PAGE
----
8.  Multiple Editors: if you work in a library setting in which you have a team (library professionals, students, or teachers) who may need some access to creating and editing guides, you can add multiple users and establish their editing/access rights to invite participation while protecting the integrity of your overall platform.

9.   Multiple Uses for the Platform: While I primarily use LibGuides for generating subject guides/research pathfinders, I am now using LibGuides to create organic, dynamic, and multimedia monthly reports that help me better tell the story of my library program in a transparent and effective manner.  I also love how this high school is using LibGuides as a medium for paperless monthly library newsletters!

10.  More Than Reasonable Pricing and a Product Worth Its Weight in Gold:  if you are someone like me who generates a large number of subject guides and integrates your virtual resources heavily into library instruction, then LibGuides is truly your best friend.  The price point, in my opinion, is more than reasonable for a K12 institution, and I get more than my money’s worth in terms of the value the product has in terms of helping me be an effective librarian and the way it impacts the library experience for my students (and teachers, too!).   While there may be other similar products out there for less or free, I have yet to see anything with the “horsepower” and reliability of LibGuides.   After only six months of use, I renewed my subscription for two more years—given my generally conservative bent  in purchasing any online product too far in advance, this should indicate to you how much I love and how heavily I reply on this service/product!

The Bottom Line

Ultimately, my investment in LibGuides is an investment in my library program.    I feel that the integration of LibGuides into my library program since February 2009 has played a major role in improving the quality of my library instruction and service.  I am empowered to integrate a diverse range of information sources and instructional support materials in an organized manner that works for my students and makes it easy for them to navigate the broad range of resources I can provide for a collaboratively designed research project.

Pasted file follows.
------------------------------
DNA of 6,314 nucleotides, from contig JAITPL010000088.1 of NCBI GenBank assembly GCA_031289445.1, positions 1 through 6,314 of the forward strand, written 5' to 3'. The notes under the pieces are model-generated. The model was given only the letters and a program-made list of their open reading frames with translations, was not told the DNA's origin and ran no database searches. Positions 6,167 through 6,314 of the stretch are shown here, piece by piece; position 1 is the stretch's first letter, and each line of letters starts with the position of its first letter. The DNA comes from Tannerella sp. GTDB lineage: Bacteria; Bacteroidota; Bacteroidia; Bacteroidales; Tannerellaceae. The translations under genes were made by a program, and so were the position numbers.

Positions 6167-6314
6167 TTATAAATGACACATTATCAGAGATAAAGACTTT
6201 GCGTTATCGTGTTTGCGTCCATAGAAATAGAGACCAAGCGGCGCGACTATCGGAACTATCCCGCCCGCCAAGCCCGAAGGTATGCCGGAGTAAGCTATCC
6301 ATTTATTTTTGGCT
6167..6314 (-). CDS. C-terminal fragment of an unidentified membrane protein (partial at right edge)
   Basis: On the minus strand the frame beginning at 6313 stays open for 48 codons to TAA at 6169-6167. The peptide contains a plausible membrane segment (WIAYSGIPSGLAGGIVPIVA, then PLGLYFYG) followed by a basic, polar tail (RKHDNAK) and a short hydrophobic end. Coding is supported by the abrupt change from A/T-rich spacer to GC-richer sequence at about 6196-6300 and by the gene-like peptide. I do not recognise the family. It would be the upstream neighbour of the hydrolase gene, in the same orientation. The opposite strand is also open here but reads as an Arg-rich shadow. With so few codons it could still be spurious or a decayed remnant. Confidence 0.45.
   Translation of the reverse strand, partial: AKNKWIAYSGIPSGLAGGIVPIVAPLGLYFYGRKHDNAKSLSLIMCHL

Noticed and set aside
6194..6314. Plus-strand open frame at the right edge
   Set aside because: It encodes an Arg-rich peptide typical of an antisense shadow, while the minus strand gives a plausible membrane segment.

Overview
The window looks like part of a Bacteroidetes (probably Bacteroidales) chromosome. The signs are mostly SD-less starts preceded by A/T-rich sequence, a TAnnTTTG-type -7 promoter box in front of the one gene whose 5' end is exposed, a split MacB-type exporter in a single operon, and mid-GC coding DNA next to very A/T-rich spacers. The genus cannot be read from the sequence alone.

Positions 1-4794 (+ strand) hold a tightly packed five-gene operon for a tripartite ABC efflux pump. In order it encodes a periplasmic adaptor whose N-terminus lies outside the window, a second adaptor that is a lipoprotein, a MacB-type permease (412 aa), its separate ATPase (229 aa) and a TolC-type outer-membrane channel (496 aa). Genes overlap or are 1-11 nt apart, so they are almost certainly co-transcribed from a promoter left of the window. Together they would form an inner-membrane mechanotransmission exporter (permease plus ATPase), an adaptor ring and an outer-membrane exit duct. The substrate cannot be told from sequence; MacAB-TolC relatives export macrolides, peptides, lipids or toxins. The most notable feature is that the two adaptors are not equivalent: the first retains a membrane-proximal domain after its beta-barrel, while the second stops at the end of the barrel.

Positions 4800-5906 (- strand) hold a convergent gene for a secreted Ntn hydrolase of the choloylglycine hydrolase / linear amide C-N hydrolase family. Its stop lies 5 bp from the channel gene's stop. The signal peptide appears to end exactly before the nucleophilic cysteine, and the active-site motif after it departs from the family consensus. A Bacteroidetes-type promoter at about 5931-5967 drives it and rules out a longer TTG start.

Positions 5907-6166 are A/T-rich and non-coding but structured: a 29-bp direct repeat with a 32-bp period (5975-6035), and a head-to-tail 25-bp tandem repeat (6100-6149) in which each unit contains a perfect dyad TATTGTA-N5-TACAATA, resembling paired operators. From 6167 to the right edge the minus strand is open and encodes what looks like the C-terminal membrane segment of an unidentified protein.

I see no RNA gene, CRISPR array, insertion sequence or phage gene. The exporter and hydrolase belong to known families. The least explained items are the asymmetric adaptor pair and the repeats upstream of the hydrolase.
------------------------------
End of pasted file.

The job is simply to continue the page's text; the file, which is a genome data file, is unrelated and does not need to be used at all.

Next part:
If you are a LibGuides user, what are some of your favorite features?

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14 comments

  1. Pingback: The Unquiet Librarian: Top Ten Reasons I Love LibGuides « Springshare Support Blog
  2. We are still in the midst of preparing a migration to LibGuides and LibAnswers, so I can’t really comment yet on the other aspects, though it does seem indeed very flexible and can save quite a bit of time with careful planning.

    But I can say customer service is indeed top notch. Like you I seldom ask tech support typically, but the LibGuide support is so helpful and friendly, I fear I have now caught the habit of asking them questions to answers I really should have figured myself by reading the documentation :)

    Even more impressively since Mar 2010 they have quickly implemented I believe 4 changes in features I requested for LibGuides/LibAnswers many within 10-30 days.

    Granted most of the requests were minor, basically the “increase limit from 10 to 15″ variety type of request but still very impressive..

  3. The best reason to use LibGuides? Because they are helpful to users. This is from an email I got today from a student: “I wanted to thank you for the site you put together for my class to use as we wrote our papers. It was invaluable to me and, I assume, the rest of the students.

    I was also hoping I could convince you to leave the site up over the summer. With [my professor]’s guidance, I’m hoping to expand the paper I wrote and submit it for publication, and having your list of resources would be extremely helpful to me.”

  4. This is a wonderful post. I use LibGuides not only to build subject guides but as a platform for our entire library website. Thanks for the idea about using LibGuides to publish a library newsletter. I’ll try it.